How Coworking Boosts Belonging

Today, over 40% of adults in America report feeling lonely. This has led US Surgeon General Vivek Murthy to state that we are in the midst of a loneliness epidemic. One of the contributors to this phenomenon is the growth of the gig economy and remote work, which has reduced the opportunities for people to interact face-to-face while working. Thankfully, the global growth of coworking is helping professionals address this issue. By joining a coworking space, remote and independent professionals can reverse the loneliness epidemic by boosting their sense of belonging.

This post is an excerpt. For the full article, visit Workbar’s blog.

Why Belonging Matters

Belonging ranks highly among our universal psychological needs. It takes the second level in Maslow’s Hierarchy of Needs, and masquerades as Relatedness in Ryan & Deci’s Self-Determination Theory. The key to fulfilling our need for belonging is to be part of a community and to experience meaningful relationships characterized by trust. Joining a coworking space is a great way to do so.

Coworking can go a long way to enhance belonging. Recent research has found that 83% of coworking users report feeling less lonely since joining a coworking space. The relationships people form in these spaces offer social and professional support, and are a clear part of the value proposition. “We offer a flexible workspace that also enables you to build relationships with fellow members,” states Devin Cole, Workbar’s Head of Partnerships.

At the base level, coworking spaces create belonging by hosting a consistent group of people in a shared space. The resulting social interactions lead to an initial sense of community. “It’s just nice to be around other people,” says Jamie, a software engineer who works remotely from Workbar*. “I felt very isolated if I was just by myself at home working all the time.” Bringing people together already offers value, but coworking spaces don’t stop there.

Displays showing which members are present builds familiarity within the coworking community.

Displays showing which members are present builds familiarity within the coworking community.

Trust Among Coworkers Enhances Belonging

The key to achieving the full sense of belonging is to build trust among members. This is best achieved when coworkers get to know each other at a personal level. A coworking space offers two types of occasions for members to build trust. The first includes planned events put on by the community management team, like happy hours and lunch excursions. The second includes spontaneous encounters, like crossing paths by the elevator or sharing lunch in the kitchen. Effective community managers and members will create additional occasions by intentionally introducing members to each other.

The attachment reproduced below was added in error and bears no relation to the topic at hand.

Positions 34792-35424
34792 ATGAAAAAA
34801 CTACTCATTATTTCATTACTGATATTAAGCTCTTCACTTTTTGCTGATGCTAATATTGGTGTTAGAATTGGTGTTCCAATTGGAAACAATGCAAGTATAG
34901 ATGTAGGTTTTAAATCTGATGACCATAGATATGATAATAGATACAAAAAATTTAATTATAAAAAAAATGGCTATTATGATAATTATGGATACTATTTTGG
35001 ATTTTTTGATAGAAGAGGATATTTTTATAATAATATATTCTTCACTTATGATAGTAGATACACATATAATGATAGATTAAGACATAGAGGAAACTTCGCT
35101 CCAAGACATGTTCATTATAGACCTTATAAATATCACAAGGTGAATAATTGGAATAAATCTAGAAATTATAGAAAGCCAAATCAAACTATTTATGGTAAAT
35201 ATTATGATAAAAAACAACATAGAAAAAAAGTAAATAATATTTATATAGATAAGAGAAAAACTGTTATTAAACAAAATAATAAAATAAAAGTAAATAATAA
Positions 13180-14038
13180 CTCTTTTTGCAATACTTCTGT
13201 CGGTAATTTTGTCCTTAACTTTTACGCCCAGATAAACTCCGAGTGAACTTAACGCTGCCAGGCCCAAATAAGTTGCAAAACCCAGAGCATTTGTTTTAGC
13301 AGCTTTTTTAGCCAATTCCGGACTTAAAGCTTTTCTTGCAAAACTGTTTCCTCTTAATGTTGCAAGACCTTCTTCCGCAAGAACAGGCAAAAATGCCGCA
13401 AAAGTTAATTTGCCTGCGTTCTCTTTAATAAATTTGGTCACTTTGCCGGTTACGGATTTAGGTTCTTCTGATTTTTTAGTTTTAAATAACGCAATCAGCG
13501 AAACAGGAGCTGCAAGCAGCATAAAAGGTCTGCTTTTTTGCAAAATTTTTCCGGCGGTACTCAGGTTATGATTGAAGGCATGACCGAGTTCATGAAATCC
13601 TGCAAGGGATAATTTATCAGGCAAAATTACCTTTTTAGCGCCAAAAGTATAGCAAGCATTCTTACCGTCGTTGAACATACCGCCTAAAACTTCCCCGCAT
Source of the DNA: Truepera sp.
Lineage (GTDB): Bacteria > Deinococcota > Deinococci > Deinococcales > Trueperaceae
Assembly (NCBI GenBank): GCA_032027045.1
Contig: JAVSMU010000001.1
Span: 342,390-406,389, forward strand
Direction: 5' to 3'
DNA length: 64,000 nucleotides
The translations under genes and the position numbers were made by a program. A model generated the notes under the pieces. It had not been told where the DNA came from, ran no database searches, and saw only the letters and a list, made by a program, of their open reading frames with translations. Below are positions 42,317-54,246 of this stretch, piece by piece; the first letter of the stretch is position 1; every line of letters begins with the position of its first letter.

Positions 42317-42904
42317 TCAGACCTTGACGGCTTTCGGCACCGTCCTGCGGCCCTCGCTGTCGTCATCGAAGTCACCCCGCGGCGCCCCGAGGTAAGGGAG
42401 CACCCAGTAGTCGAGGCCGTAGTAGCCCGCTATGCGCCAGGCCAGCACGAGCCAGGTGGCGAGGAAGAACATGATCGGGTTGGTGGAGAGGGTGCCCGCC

For these occasions to be effective, members need to show a genuine interest in getting to know each other. At planned and spontaneous moments, members are encouraged to introduce themselves to each other. It is then effective to share a personal detail, and to ask for one in return. Understandably, this is not obvious for everyone, so it is encouraged to use icebreakers to get things going, especially at group events.

Smart coworking spaces also nudge members to get to know each other in more subtle ways. Workbar, for example, features signs created by members with fun facts about themselves. Several coworking spaces also commonly display profiles of members that are currently present. While these may not necessarily lead to a conversation, they do increase the familiarity among members.

Name plates featuring fun facts about fellow members allow coworkers to get to know each other at a personal level.

Name plates featuring fun facts about fellow members allow coworkers to get to know each other at a personal level.

The Takeaways

Joining a coworking space is a great way for people who would otherwise work from home to satisfy the psychological need for belonging. Coworking spaces offer a range of memberships that allow members access anywhere from a few days a month to 24/7. At the space, coworkers will get the most value by introducing themselves to fellow members, both at events, and through spontaneous encounters. The community management can facilitate this connection-building through events, introductions, and icebreakers. Finally, the design of the space can ensure work still gets done through smart zoning.

Advantages of a Flexible Workspace for Large Organizations

IBM, Microsoft, PwC. Besides recognizable names, what do these organizations have in common? They are among a growing group of companies that work from flexible workspaces. And they are doing so for several reasons. Joining such spaces improves a company’s ability to be agile. It also provides the added benefits of fostering new ways of working, enhancing innovation, and increasing visibility.

This post is an excerpt. For the full article, visit Workbar’s blog.

Strategic benefits to joining a flexible space

Adopting New ways of working

A flexible space can operate as a stage for organizations to pilot new ways of working. An immediately obvious trial is that of a new layout. Flexible spaces like Workbar have embraced the activity-based-working model, which provides different zones for different types of work. This model has been shown to improve health and job satisfaction. Beyond the benefits to those working in the space, offering modern layouts can also attract talent.

In addition, flexible spaces can give rise to organizational change. Physically separated from the rest of an organization, they provide a great setting to intentionally design and pilot a new culture. This culture can then be disseminated back to the parent organization, especially through practices like rotating teams.

Accelerating innovation

Flexible spaces are a great setting for stimulating innovation within an organization. Sharing the space with startups, freelancers, and other companies enables organizations to increase exposure to different ideas and ways of thinking. An organization can maximize the potential for such cross-pollination by intentionally selecting a flexible space based on the current occupants.

So how can such cross-pollination take place? One way is through serendipitous encounters in kitchen and coffee areas. Organizations should not leave it only up to chance, however. There are intentional ways to foster exchange of ideas. One way is to organize hackathons with occupants. Another is for community managers to connect related occupants.